According to ProPublica (and many other news sources):
Federal authorities are using a new tactic in their battle against protesters in Portland, Oregon: arrest them on offenses as minor as “failing to obey” an order to get off a sidewalk on federal property — and then tell them they can’t protest anymore as a condition for release from jail.
Legal experts describe the move as a blatant violation of the constitutional right to free assembly, but at least 12 protesters arrested in recent weeks have been specifically barred from attending protests or demonstrations as they await trials on federal misdemeanor charges.
“Defendant may not attend any other protests, rallies, assemblies or public gathering in the state of Oregon,” states one “Order Setting Conditions of Release” for an accused protester, alongside other conditions such as appearing for court dates. The orders are signed by federal magistrate judges.
For other defendants, the restricted area is limited to Portland, where clashes between protesters and federal troops have grown increasingly violent in recent weeks. In at least two cases, there are no geographic restrictions; one release document instructs, “Do not participate in any protests, demonstrations, rallies, assemblies while this case is pending.”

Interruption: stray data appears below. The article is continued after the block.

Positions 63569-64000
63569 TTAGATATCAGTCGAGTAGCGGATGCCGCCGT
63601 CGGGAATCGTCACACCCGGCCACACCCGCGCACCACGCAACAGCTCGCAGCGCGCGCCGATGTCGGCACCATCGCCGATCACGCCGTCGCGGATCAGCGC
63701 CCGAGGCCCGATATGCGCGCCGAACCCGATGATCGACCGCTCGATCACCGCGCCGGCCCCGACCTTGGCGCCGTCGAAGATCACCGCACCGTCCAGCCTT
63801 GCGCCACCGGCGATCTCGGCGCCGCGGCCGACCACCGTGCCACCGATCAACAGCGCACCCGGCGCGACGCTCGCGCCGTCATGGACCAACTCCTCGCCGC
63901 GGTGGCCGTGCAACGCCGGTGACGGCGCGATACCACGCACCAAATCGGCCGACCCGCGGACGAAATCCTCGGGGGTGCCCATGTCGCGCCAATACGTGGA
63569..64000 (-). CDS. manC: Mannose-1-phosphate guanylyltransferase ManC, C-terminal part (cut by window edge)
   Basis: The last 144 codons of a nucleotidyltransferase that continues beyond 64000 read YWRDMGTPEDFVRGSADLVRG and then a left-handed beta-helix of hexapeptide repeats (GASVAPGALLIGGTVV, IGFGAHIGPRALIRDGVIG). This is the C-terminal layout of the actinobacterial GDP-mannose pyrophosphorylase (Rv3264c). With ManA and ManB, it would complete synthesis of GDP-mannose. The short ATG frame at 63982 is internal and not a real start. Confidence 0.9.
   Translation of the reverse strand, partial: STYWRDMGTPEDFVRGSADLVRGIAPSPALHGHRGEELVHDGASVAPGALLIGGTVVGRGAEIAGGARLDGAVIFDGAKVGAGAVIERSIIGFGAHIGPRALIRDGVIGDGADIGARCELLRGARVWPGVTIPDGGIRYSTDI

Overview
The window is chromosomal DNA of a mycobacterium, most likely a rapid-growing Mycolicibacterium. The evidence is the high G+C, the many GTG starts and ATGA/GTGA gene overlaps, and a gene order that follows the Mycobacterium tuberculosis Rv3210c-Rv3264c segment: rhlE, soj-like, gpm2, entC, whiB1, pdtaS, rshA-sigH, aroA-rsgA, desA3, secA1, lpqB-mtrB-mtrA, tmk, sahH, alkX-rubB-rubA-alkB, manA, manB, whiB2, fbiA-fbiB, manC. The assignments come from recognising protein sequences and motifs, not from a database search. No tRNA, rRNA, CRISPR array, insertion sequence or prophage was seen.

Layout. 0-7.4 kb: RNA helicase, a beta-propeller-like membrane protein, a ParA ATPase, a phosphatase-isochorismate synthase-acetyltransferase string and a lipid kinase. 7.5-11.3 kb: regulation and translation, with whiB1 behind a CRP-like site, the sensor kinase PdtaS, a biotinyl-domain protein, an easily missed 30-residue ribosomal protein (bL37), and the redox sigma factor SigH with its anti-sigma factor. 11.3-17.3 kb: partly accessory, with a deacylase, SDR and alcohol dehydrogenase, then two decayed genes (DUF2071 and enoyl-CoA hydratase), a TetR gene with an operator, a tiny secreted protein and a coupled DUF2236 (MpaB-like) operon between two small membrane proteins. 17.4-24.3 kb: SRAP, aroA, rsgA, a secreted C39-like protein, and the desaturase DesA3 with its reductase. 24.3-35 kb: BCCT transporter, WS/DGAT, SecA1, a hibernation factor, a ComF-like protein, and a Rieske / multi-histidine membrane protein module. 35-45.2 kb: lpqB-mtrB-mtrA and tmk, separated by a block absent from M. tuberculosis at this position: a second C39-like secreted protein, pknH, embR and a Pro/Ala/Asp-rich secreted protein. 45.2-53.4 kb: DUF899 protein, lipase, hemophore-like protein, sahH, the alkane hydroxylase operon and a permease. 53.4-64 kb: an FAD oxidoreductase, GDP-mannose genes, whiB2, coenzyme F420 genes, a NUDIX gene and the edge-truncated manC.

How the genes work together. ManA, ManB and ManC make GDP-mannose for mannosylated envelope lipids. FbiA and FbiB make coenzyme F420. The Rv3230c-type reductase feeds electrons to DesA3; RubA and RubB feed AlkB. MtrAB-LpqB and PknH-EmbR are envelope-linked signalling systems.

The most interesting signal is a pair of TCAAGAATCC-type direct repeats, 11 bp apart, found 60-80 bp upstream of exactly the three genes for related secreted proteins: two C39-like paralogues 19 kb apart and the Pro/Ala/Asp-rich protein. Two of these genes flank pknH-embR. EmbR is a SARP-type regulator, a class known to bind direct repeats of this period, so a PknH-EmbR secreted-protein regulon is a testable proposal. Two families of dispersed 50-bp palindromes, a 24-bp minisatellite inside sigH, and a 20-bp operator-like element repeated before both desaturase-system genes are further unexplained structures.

ProPublica identified several instances in which the protest ban was added to the conditions of release document when it was drafted, before it was given to the judge. It remained unclear whether the limits on protesting were initiated by Justice Department officials or the magistrates hearing the cases.
The ACLU’s Somil Trivedi said, “Release conditions should be related to public safety or flight” — in other words, the risk that the defendant will abscond. “This is neither.” He described the handwritten addition of a protest ban to a release document as “sort of hilariously unconstitutional.”
I’m not laughing. The shocking part here is not that some unknown party in the government asked for this — although they ought to know better — but that a federal judge, even if it was ‘just’ a Magistrate, signed off on this.
UPDATE (6/30): Good news/bad news: The good news is that the unconstitutional no-protest condition has been dropped in all cases. Bad news: the source of the condition was two federal Magistrates themselves. Ouch.